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HW 1: Imperative programming and Python

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CS314 HW 1: Imperative programming and
Python

Implement the following in Python. You should not use any libraries that
do all the heavy lifting for you.
1. matmult.py: Matrix multiplication. Two matrices will be provided via
stdin, first with the number of rows and columns, followed by the matrix
values, separated by a single space:
Example input (a 2 × 3 matrix and a 3 × 1 matrix):
2 3
1.2 2.3 3.4
4.5 5.6 6.7
3 1
6.54
5.43
4.32
If the two matrices can be multiplied, print the resulting matrix in the
same format. If they cannot be multiplied, print “invalid input”. You can
assume the input will always be formatted correctly, and no matrix will
have 0 rows or 0 columns.
2. bst.py: Implement a binary search tree class (without balancing). Commands will be given one per line via stdin – i for insert and q for query.
For insert commands, you should not print any output.
For query commands, you should report “not found” if the value was not
found. If it was found, you should report “found: root” if it’s the root
element, or the sequence of left/right edges to follow to reach it otherwise,
e.g., “found: r r l r”.
Example:
i 1
i 2
i 3
q 1 # prints “found: root”
q 2 # prints “found: r”
q 3 # prints “found: r r”
q 4 # prints “not found”
3. rpn.py: Write an interpreter for a reverse Polish notation (RPN) calculator. Each line of the input corresponds to a single operand or operator.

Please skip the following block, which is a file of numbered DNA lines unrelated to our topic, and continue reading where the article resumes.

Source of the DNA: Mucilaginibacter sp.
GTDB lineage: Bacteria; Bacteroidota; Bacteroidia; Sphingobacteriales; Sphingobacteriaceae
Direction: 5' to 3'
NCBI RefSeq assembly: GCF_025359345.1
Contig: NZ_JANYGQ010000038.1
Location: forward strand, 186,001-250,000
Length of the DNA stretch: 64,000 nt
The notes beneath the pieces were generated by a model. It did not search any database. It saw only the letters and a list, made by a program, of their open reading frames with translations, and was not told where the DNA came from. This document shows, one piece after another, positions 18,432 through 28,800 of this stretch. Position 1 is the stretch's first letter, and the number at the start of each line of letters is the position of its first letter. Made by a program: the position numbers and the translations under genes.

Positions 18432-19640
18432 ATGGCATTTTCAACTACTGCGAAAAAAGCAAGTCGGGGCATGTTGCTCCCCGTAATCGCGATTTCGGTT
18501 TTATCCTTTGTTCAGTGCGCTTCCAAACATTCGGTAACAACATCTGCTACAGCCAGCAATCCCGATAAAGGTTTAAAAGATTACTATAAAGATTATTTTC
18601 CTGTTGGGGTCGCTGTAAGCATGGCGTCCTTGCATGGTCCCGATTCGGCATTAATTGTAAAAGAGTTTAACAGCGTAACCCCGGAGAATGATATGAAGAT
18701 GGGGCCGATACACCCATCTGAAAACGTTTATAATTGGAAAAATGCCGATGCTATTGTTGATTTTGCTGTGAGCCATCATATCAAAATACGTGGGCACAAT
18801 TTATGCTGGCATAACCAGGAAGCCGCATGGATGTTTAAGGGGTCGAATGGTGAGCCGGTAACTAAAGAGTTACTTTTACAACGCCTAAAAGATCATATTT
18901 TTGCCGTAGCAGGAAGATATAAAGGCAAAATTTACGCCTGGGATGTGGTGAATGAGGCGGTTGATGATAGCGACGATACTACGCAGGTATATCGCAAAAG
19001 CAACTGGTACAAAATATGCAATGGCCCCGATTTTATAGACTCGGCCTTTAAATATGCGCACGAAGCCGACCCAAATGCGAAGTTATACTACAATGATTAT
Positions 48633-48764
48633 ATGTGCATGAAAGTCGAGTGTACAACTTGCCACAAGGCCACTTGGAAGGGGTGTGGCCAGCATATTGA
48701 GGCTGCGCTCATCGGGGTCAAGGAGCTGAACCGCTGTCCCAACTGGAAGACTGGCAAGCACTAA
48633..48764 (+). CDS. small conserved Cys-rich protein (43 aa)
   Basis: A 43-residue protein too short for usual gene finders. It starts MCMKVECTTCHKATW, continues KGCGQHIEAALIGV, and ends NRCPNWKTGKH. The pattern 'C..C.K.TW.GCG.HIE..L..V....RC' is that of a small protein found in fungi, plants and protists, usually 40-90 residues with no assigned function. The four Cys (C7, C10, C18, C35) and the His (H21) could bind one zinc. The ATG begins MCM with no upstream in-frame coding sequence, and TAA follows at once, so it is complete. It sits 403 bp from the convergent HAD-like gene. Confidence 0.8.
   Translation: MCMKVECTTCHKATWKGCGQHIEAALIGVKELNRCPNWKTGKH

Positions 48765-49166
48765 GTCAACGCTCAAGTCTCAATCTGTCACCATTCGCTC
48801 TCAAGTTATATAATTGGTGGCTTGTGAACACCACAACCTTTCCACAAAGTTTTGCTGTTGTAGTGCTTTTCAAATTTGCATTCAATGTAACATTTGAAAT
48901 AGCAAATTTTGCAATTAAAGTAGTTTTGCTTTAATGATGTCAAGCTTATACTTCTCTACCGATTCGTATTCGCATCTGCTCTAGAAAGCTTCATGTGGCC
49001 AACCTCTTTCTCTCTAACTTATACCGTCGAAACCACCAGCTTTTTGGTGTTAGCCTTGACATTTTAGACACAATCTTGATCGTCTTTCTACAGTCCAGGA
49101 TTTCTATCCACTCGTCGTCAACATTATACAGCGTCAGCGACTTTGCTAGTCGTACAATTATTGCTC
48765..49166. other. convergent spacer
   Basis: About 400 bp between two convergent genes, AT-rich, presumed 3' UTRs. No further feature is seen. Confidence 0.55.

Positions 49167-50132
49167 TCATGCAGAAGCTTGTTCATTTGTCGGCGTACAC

Operands should be pushed onto a stack, and popped as needed when
an operator is encountered (and the result pushed back on the stack).
At each step, you should print the top-most element on the stack. If
an operator requires more elements than are available on the stack, you
should print “invalid operation” and ignore the operator. Operands will
be non-negative integers. You should support these operators:
+ Add two numbers
– Subtract two numbers
* Multiply two numbers
/ Divide two numbers
~ Negate one number
Example:
23 # prints 23
5 # prints 5
+ # pops 23 and 5, pushes and prints 28
Another example:
1 # prints 1
2 # prints 2
+ # pops 1 and 2, pushes and prints 3
5 # prints 5
1 # prints 1
– # pops 5 and 1, pushes and prints 4
+ # pops 3 and 4, pushes and prints 7
4. dfa.py: Write a program that reads a description of a deterministic finite
automaton (DFA) and then classifies input strings as accepted or rejected
by the DFA.
DFAs are characterized by the following 5-tuple: (Q, Σ, δ, q0, F), where Q
denotes the set of states, Σ is the alphabet of possible input symbols, δ is
the set of transition rules, q0 is the start state, and F is the set of final
(accepting) states.
2
Input to the program will be a DFA specification followed by a number
of input strings. For each input string, you should print “accepted” or
“rejected”.
Example DFA:
start q0
q1
q2
q3
a
c
b
b
a
Corresponding input, including input test strings:
states: q0 q1 q2 q3
symbols: a b c
begin_rules
q0 – q1 on a
q1 – q2 on b
q0 – q2 on c
q1 – q1 on a
q0 – q3 on b
end_rules
start: q0
final: q2 q3
ab # prints “accepted”
cba # prints “rejected”
aaa # prints “rejected”
aaab # prints “accepted”
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